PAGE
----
One of the more common antiepileptic medications is also one of the oldest – phenytoin. The medication reduces the risk for seizures by decreasing the activity of neuronal sodium channels.
Benefits of phenytoin include the ability of IV load and easy to measure drug levels which correlate well with clinical efficacy. Phenytoin is highly protein bound, and we can measure both the total and free (unbound) components of the drug. The free level is the therapeutic level, but is more difficult to test for in the lab.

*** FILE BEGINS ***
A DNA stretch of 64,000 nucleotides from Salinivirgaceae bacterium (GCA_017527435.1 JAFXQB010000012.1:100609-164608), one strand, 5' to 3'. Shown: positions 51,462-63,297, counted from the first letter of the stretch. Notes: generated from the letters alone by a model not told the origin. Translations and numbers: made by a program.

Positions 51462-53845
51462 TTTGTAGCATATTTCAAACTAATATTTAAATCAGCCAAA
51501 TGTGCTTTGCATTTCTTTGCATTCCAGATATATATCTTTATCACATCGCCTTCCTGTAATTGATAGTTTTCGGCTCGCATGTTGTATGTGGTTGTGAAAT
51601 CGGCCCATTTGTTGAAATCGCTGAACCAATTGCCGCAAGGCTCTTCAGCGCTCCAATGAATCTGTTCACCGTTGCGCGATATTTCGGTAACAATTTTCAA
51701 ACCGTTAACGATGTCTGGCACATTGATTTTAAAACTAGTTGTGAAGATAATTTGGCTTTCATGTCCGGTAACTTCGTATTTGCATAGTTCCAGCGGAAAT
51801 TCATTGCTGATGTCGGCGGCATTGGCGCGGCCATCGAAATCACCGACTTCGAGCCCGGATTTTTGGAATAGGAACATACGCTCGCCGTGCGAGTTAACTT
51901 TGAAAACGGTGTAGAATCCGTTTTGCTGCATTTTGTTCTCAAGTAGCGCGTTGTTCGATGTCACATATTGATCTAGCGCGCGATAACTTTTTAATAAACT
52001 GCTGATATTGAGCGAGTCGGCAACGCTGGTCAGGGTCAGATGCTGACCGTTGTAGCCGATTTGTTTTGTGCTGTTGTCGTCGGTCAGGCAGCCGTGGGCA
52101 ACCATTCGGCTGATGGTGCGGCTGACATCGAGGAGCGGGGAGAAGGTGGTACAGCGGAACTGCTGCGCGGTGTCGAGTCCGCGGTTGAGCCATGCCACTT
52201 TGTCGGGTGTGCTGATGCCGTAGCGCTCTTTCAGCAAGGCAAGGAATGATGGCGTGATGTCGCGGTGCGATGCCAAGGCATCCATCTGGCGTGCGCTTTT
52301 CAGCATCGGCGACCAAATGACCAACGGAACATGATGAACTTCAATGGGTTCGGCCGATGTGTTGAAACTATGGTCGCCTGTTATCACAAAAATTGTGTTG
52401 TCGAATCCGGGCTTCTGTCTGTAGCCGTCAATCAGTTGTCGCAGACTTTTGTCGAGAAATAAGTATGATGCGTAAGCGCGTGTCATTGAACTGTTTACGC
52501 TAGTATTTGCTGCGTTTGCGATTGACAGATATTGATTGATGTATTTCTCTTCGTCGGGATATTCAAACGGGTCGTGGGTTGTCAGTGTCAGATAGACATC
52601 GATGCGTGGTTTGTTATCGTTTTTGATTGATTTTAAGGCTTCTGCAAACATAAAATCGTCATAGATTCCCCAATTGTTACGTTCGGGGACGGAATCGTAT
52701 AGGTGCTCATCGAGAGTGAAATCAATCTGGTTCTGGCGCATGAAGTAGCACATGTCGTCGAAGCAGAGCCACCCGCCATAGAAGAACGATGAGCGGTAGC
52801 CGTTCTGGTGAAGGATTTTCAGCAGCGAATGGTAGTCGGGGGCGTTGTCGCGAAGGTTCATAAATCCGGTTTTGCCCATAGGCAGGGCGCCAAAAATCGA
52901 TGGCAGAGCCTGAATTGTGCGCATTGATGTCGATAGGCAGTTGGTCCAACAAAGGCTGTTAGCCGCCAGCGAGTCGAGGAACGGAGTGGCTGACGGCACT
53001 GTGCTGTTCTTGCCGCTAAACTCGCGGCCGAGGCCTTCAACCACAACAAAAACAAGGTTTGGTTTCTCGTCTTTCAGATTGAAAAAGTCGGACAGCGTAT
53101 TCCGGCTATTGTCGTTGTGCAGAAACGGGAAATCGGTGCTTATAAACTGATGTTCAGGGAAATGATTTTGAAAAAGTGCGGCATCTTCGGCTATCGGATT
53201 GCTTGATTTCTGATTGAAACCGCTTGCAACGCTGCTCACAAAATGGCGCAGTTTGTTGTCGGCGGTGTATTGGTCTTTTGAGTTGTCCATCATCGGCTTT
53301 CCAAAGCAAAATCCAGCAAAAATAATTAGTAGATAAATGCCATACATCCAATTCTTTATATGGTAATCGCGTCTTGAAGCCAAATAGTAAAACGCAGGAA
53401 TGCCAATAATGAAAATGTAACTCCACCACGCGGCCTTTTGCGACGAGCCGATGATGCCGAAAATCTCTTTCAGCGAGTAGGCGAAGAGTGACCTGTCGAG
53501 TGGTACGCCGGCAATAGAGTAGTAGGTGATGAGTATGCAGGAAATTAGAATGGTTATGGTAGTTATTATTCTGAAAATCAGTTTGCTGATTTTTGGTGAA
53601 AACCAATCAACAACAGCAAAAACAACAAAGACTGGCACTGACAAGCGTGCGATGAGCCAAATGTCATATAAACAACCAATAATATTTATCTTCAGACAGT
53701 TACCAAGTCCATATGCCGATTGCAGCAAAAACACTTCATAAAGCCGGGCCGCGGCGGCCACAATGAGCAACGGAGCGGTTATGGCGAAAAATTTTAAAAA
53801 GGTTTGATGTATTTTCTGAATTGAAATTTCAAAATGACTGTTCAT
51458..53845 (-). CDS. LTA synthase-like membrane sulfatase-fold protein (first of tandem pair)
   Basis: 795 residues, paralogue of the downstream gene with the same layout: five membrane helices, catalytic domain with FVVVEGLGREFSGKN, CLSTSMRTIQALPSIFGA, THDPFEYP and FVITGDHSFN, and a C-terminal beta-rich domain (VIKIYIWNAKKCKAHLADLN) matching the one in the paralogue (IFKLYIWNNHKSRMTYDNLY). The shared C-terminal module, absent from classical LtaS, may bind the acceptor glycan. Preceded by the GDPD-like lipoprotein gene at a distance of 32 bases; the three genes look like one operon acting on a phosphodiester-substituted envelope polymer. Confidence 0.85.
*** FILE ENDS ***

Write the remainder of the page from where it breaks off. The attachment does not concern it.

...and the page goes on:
For most patients, the goal therapeutic dose is a free level between 1.5 – 2.0. In most cases, there is a 10:1 ratio between the free and total component of the drug, correlating to a total phenytoin level of 15-20.
Drawbacks of phenytoin include the possibility of thrombophlebytis during IV infusion and bradycardia. These risks can be minimized by using fosphenytoin for IV loading. Long term use (over many years) can lead to gingival hyperplasia and ataxia. Phenytoin toxicity can cause nystagmus and ataxia.
Overall, phenytoin has lots of advantages such as easy IV loading and measurable levels, making it useful in the hospital. However, it is used less and less frequently as a long term, outpatient therapy.